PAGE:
GLOBAL: Gender perceptions influence performance

In most countries, girls and boys now show similar results in the OECD's PISA tests of 15-year-olds. But systematic assessment of gender differences reveals that students are still being held back by their own gender-related perceptions. A new study released by the OECD notes that the choices boys and girls make about higher education and careers can reflect social stereotypes more than student ability.

In mathematics, boys and girls broadly do equally well at the end of primary school but by age 15 boys tend to perform better in all but eight countries. In reading, girls do better than boys by the end of primary school and pull further ahead in secondary school.

The gap has grown significantly since 2000 in several countries, with boys doing less well in 2006 than in 2000 in eight OECD countries: Iceland, Japan, Greece, Norway, Italy, France, Mexico and Australia.

In science, boys and girls perform equally well in most OECD countries. But in Greece and Turkey, girls perform better than boys, while in six other countries - the UK, Luxembourg, Denmark, the Netherlands, Mexico and Switzerland - boys do better than girls.

These patterns mirror the motivation and attitudes of students. Girls have much higher interest than boys in reading but are more anxious about mathematics. So while boys and girls show identical ability overall in problem-solving at age 15, girls fall behind when it comes to solving problems in a mathematical context.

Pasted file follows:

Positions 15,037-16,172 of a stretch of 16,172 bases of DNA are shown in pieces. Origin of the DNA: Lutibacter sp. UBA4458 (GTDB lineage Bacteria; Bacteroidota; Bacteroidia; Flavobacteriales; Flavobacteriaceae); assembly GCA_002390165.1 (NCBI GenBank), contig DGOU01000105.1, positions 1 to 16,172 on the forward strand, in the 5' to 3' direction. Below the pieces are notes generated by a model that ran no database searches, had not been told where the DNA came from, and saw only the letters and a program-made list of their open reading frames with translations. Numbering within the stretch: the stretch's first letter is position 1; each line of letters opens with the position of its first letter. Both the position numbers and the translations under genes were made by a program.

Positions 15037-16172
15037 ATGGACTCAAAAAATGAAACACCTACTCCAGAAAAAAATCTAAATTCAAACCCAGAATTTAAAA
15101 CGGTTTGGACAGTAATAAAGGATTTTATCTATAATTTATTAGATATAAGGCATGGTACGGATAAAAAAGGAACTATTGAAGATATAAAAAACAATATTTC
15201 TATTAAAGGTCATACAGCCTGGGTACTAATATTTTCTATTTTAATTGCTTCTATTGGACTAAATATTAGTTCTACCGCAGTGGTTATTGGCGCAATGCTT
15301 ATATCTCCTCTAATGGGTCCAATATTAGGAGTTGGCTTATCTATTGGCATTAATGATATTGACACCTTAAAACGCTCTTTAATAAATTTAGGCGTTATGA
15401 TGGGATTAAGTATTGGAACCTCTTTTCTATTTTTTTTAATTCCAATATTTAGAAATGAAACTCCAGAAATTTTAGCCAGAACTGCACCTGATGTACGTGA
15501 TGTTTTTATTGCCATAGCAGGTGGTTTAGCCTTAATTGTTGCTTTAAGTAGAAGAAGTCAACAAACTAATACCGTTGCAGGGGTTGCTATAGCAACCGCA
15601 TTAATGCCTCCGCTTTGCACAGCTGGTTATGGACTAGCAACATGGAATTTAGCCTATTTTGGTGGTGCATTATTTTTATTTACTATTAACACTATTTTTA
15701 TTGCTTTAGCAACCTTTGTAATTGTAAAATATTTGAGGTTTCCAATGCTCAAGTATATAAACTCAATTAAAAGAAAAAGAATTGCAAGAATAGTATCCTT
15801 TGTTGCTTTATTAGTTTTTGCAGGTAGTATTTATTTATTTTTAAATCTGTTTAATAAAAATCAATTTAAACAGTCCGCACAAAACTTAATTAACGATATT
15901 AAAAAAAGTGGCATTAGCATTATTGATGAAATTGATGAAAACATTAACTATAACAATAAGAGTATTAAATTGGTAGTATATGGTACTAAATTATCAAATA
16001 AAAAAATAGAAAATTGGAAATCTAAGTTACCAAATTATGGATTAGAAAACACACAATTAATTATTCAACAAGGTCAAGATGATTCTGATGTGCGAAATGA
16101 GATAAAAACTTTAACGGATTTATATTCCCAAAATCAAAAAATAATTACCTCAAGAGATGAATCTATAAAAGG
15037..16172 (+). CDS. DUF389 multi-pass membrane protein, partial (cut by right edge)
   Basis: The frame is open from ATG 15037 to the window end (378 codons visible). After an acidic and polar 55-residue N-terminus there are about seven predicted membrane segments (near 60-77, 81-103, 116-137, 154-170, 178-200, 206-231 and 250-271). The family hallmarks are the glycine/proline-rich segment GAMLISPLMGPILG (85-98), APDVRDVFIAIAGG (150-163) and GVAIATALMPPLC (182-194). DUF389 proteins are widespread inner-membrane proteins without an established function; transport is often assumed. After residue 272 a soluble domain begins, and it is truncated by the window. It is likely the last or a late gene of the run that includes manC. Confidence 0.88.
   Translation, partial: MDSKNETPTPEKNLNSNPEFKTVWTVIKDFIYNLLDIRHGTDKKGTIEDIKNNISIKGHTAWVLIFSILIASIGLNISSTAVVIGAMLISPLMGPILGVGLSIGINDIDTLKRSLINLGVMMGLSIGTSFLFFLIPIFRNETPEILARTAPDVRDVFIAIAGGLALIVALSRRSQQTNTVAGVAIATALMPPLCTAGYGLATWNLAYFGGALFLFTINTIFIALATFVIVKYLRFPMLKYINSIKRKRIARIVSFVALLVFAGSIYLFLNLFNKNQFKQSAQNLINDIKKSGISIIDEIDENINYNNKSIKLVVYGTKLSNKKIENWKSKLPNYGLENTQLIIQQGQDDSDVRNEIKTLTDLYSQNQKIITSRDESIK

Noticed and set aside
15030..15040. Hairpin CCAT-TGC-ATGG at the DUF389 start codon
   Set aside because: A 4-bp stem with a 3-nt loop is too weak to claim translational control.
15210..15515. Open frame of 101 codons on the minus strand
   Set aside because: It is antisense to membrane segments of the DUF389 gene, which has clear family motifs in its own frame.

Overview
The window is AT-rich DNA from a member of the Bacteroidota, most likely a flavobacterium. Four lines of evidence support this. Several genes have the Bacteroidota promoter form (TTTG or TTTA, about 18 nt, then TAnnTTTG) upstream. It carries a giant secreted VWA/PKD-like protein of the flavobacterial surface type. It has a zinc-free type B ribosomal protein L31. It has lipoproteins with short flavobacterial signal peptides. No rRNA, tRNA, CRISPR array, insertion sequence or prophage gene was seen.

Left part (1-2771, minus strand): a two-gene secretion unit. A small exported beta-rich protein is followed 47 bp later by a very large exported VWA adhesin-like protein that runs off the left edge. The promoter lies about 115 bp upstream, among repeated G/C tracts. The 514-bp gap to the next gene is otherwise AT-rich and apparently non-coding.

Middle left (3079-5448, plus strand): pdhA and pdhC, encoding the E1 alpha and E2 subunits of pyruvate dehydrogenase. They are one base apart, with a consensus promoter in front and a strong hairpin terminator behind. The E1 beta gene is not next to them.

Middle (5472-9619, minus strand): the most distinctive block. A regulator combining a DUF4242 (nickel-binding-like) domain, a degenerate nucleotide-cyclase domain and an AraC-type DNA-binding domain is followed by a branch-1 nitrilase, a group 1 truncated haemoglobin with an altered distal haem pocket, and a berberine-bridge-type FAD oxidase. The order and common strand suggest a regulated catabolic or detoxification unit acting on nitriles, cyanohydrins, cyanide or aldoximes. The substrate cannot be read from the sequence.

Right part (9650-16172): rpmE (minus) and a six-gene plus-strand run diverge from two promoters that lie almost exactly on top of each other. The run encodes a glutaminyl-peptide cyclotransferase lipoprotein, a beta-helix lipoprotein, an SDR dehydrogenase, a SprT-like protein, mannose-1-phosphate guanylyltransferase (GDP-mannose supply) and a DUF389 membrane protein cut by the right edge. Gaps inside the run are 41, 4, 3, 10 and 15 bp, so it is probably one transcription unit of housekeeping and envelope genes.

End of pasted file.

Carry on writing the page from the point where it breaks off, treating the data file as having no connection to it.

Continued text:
The study attributes this difference to the ways in which problem-solving tasks are contextualised in school mathematics and to the anxiety that some girls express about their ability to do mathematics. Boys are more likely to take up computer sciences and girls to go into life sciences. Yet, contrary to expectation, the performance of boys and girls in life sciences is almost identical in PISA.

Teachers can do more to promote gender equality through strategies to build self-confidence and motivation and by reassessing their own expectations. But action is also needed at home and across society as a whole, the OECD study concludes.

"Many countries have reason to be proud that boys and girls are now performing equally well in key school subjects," commented OECD Secretary-General Agnela Gurria. "However, we cannot be complacent in the face of continuing gender stereotypes. Attitudes such as 'reading is not for boys' or 'maths is not for girls' must not be allowed to persist: they are too costly in terms of lost human potential."